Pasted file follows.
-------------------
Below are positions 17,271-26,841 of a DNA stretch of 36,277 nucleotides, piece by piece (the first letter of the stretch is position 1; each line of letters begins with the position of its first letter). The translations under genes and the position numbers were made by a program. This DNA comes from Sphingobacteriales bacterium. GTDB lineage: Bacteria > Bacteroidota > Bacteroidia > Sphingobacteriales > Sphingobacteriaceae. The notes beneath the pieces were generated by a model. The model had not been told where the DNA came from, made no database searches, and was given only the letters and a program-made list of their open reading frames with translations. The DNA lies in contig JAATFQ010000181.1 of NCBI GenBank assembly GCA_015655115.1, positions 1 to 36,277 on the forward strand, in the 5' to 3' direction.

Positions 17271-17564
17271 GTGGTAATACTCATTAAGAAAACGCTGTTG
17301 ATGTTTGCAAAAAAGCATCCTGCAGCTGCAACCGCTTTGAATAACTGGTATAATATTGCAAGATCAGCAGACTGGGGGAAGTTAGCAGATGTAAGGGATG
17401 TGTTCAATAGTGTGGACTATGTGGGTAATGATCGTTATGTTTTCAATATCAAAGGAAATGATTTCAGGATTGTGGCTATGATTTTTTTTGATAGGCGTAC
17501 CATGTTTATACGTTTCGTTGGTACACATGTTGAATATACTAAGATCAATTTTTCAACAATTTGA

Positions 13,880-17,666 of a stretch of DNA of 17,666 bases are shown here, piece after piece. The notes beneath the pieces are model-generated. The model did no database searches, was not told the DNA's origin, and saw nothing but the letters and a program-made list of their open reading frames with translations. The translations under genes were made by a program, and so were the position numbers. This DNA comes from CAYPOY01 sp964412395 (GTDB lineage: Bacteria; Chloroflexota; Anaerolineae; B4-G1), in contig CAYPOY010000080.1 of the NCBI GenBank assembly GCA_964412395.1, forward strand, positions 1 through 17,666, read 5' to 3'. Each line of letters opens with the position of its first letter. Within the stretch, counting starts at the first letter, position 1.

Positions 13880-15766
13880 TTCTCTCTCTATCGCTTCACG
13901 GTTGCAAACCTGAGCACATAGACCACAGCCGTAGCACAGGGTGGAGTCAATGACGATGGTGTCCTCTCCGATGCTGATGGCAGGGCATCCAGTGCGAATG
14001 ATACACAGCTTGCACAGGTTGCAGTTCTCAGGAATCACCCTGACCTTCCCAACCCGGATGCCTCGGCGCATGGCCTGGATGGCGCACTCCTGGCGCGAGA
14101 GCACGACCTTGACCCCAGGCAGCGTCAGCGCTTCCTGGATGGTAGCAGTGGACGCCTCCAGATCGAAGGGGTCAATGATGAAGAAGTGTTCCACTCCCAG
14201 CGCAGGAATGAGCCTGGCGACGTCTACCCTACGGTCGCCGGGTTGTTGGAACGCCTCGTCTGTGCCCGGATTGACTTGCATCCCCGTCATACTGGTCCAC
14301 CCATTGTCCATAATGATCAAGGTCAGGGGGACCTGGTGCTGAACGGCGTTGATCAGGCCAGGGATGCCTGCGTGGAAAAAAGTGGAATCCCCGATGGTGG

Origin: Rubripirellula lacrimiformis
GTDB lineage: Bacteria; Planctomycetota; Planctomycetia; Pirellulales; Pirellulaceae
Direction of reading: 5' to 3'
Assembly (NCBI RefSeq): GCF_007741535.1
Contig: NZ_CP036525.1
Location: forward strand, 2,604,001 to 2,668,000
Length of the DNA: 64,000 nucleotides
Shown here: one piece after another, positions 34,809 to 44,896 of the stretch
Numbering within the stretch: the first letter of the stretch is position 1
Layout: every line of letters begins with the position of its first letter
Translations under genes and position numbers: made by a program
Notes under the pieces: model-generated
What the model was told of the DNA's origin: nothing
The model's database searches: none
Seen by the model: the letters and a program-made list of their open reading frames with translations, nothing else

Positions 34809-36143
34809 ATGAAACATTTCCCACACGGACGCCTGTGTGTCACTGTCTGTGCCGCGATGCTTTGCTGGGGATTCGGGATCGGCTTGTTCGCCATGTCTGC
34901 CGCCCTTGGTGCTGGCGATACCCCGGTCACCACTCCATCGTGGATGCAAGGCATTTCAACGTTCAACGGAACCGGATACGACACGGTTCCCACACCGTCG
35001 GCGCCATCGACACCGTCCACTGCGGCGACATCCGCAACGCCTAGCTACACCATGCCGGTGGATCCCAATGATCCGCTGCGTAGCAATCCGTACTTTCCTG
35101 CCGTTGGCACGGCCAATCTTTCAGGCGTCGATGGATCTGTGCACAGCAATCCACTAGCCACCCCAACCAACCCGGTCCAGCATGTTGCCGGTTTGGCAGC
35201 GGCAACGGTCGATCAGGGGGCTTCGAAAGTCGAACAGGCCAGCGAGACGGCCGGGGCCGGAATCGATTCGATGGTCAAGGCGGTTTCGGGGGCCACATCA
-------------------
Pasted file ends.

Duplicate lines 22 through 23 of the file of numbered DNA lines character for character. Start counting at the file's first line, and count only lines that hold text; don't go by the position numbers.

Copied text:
Shown here: one piece after another, positions 34,809 to 44,896 of the stretch
Numbering within the stretch: the first letter of the stretch is position 1